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New Entrants in a Year 1-4 MLE

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Started by Catherine Lynagh 22 Apr 2015 7:12pm () Replies (5)

Our full primary is opening up 8 single cell classrooms into two MLE spaces.  We will have Year 1-4 students in one space, and I am trying to envision how we will work with the new entrants.  I'd love to hear from other teachers in mixed-age MLEs.  Do your new entrants have their own area within the larger space?  Does one of the teachers in your team have primary responsibility for the new entrants?

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  • Keryn Wilson (View all users posts) 22 Apr 2015 11:07pm ()

    :):)weWe set up a MLE from NE - Y4 last year. We have 3 teachers working collaboratively, but when we consulted with our community they were concerned that the specific needs of children as they enter school would not be met in the 'big' setting. We put a lot of thought into how to maintain the things that were working for us in terms of settling our newest learners into the school setting as well as reaping the benefits of a collaborative approach. Our physical environment helped with this. The building, while not intentionally built as a classroom was most definitely crying out to be used as a MLE with its large open area, two break out rooms and two offices and attached kitchen and toilet area. We set up the 'Sooty' room in one of the break out rooms in the TLC (Toroa Learning Community) which easily housed a smaller group of children new to school.  Because of the close proximity to the main room, the newbies felt Sooty was their space but also developed confidence in the larger space where we meet each morning. One teacher (me) is responsible for their programme including pre-entry visits, parent and pre-school liaison etc. It is a bit like a single cell classroom with literacy and numeracy taken there. I have a strong focus on establishing routines and developing relationships. The ceiling is lower in these spaces too so it feels quite intimate. It's attached to another breakout room with a sliding door - we often spill out into this space during reading and maths. The older children in the TLC like to look after the younger children during activities we do together like fitness etc. We have a shared timetable which all 3 teachers plan together and we (as in the above post) group for everything so the spread is reduced. For some topic activities, we work together and sometimes we rotate groups around the 3 teachers. It depends on what we're doing. We have found that having a degree of separation, allowing children to join in with the larger group gradually when they are ready has been successful. We have a blog that might let you see us in action www.toroatimes.blogspot.co.nz. We really love working together and feel that including the NE group can be done provided their needs are planned for. As in the post above, our children stay in this environment for several years and it allows us to build strong connections with them, but they do tend to not get sick of us (or vice versa) because each of us have our own strengths and work with slightly different age groups in the MLE.

    All the best! :) K

     

     

     

  • Keryn Wilson (View all users posts) 22 Apr 2015 11:07pm ()

    :):)weWe set up a MLE from NE - Y4 last year. We have 3 teachers working collaboratively, but when we consulted with our community they were concerned that the specific needs of children as they enter school would not be met in the 'big' setting. We put a lot of thought into how to maintain the things that were working for us in terms of settling our newest learners into the school setting as well as reaping the benefits of a collaborative approach. Our physical environment helped with this. The building, while not intentionally built as a classroom was most definitely crying out to be used as a MLE with its large open area, two break out rooms and two offices and attached kitchen and toilet area. We set up the 'Sooty' room in one of the break out rooms in the TLC (Toroa Learning Community) which easily housed a smaller group of children new to school.  Because of the close proximity to the main room, the newbies felt Sooty was their space but also developed confidence in the larger space where we meet each morning. One teacher (me) is responsible for their programme including pre-entry visits, parent and pre-school liaison etc. It is a bit like a single cell classroom with literacy and numeracy taken there. I have a strong focus on establishing routines and developing relationships. The ceiling is lower in these spaces too so it feels quite intimate. It's attached to another breakout room with a sliding door - we often spill out into this space during reading and maths. The older children in the TLC like to look after the younger children during activities we do together like fitness etc. We have a shared timetable which all 3 teachers plan together and we (as in the above post) group for everything so the spread is reduced. For some topic activities, we work together and sometimes we rotate groups around the 3 teachers. It depends on what we're doing. We have found that having a degree of separation, allowing children to join in with the larger group gradually when they are ready has been successful. We have a blog that might let you see us in action www.toroatimes.blogspot.co.nz. We really love working together and feel that including the NE group can be done provided their needs are planned for. As in the post above, our children stay in this environment for several years and it allows us to build strong connections with them, but they do tend to not get sick of us (or vice versa) because each of us have our own strengths and work with slightly different age groups in the MLE.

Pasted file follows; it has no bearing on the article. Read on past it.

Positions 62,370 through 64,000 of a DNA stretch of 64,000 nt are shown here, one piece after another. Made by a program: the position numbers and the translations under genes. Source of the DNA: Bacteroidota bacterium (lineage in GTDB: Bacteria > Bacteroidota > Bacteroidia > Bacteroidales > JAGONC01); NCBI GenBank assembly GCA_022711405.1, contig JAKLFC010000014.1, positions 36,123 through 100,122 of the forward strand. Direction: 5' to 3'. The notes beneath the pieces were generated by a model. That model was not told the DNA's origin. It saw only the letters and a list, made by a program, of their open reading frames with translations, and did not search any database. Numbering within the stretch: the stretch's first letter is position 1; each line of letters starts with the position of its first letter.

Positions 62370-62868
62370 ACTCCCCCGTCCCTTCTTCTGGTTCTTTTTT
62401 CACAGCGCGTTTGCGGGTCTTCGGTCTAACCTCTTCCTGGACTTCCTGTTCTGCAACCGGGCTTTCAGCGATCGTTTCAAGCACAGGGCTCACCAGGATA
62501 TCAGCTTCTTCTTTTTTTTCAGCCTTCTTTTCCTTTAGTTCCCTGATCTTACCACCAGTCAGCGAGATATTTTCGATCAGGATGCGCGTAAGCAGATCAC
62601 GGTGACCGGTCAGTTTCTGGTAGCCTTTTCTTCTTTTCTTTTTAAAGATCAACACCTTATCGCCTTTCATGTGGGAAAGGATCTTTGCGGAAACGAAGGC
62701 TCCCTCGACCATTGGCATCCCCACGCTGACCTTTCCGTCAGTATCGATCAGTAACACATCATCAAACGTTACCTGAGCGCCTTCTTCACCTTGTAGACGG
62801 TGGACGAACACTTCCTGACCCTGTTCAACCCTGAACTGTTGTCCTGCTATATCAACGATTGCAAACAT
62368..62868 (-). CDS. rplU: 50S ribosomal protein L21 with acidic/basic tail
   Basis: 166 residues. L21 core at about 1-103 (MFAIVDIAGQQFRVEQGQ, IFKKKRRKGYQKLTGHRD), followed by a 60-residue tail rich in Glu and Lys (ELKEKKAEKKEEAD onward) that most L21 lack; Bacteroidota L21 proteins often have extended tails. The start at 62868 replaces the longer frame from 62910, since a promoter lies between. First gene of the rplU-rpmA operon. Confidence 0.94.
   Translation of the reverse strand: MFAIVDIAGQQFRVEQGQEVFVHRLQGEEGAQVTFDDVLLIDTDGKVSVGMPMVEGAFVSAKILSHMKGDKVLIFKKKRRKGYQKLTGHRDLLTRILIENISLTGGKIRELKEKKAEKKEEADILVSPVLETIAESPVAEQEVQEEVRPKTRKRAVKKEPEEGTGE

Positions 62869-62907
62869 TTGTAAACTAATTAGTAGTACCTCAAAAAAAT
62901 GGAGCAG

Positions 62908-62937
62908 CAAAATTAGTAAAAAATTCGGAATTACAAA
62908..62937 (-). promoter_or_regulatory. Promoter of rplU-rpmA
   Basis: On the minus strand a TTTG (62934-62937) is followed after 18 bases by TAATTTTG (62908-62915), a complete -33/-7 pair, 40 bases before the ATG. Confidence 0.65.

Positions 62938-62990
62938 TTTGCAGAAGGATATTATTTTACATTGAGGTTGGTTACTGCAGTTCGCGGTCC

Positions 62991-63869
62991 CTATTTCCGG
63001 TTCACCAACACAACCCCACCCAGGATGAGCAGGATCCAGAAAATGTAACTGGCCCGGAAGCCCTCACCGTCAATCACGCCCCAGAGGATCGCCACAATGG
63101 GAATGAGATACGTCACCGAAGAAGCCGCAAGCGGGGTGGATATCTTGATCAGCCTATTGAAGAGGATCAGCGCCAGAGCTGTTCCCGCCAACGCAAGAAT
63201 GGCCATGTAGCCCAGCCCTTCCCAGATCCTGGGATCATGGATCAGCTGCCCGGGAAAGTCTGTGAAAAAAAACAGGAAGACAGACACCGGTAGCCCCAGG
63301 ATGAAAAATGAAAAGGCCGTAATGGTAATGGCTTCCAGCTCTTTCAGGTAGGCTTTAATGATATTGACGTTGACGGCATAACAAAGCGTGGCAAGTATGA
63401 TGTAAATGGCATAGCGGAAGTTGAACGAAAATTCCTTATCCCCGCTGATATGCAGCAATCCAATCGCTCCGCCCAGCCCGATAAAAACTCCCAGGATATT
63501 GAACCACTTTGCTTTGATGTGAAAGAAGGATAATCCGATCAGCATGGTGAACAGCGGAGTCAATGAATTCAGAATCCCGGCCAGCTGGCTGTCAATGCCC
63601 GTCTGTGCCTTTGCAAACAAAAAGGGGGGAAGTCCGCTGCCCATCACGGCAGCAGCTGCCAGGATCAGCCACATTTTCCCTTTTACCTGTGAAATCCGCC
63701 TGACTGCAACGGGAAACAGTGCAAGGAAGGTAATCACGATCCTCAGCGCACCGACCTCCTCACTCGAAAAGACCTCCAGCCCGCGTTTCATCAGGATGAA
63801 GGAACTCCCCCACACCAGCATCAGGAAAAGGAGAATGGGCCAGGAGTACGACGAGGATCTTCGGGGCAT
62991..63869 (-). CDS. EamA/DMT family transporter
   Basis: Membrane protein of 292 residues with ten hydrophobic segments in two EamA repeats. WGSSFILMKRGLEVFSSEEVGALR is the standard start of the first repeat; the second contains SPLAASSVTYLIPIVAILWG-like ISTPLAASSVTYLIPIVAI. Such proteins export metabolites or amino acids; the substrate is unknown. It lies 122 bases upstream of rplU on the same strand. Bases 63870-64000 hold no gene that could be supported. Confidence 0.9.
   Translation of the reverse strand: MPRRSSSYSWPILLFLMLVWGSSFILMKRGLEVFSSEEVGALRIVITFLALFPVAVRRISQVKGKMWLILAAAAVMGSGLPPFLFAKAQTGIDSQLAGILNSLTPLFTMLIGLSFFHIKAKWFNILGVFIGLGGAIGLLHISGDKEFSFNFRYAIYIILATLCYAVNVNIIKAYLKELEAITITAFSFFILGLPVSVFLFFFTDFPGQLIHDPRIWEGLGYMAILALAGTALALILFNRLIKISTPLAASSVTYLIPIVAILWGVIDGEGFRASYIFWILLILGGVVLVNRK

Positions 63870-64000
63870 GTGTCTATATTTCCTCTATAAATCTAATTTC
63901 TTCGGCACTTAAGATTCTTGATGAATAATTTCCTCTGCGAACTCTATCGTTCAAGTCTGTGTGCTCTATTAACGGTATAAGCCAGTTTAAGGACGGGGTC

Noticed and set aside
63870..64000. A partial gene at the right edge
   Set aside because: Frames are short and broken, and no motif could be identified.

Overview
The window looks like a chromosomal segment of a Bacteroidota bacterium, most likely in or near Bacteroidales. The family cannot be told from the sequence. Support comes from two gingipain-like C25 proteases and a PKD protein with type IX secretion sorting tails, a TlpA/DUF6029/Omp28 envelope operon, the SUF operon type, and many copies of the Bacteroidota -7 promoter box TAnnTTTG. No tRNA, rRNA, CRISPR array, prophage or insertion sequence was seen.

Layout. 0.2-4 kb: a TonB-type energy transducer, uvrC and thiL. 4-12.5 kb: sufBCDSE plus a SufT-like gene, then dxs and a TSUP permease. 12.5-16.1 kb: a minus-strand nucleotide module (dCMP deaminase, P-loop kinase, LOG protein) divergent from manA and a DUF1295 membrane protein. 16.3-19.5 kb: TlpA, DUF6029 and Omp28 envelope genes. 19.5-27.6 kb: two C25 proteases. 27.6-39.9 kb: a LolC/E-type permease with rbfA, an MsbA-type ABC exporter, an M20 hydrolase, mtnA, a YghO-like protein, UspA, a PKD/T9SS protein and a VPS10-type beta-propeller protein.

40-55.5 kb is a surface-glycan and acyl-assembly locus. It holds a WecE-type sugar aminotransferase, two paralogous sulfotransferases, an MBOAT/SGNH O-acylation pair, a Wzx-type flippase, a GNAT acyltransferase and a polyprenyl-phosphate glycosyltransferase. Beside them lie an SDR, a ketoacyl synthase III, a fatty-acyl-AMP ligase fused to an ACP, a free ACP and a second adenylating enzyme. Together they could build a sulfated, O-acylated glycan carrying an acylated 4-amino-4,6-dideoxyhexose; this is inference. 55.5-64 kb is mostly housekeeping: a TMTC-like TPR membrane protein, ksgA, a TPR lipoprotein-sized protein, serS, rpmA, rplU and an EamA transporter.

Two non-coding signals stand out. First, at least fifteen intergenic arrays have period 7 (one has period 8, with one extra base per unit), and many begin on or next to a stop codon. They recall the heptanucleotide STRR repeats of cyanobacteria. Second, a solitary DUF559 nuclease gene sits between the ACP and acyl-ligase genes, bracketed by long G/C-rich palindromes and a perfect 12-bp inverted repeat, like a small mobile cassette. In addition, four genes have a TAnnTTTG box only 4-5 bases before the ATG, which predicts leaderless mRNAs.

All the best! :) K

     

     

     

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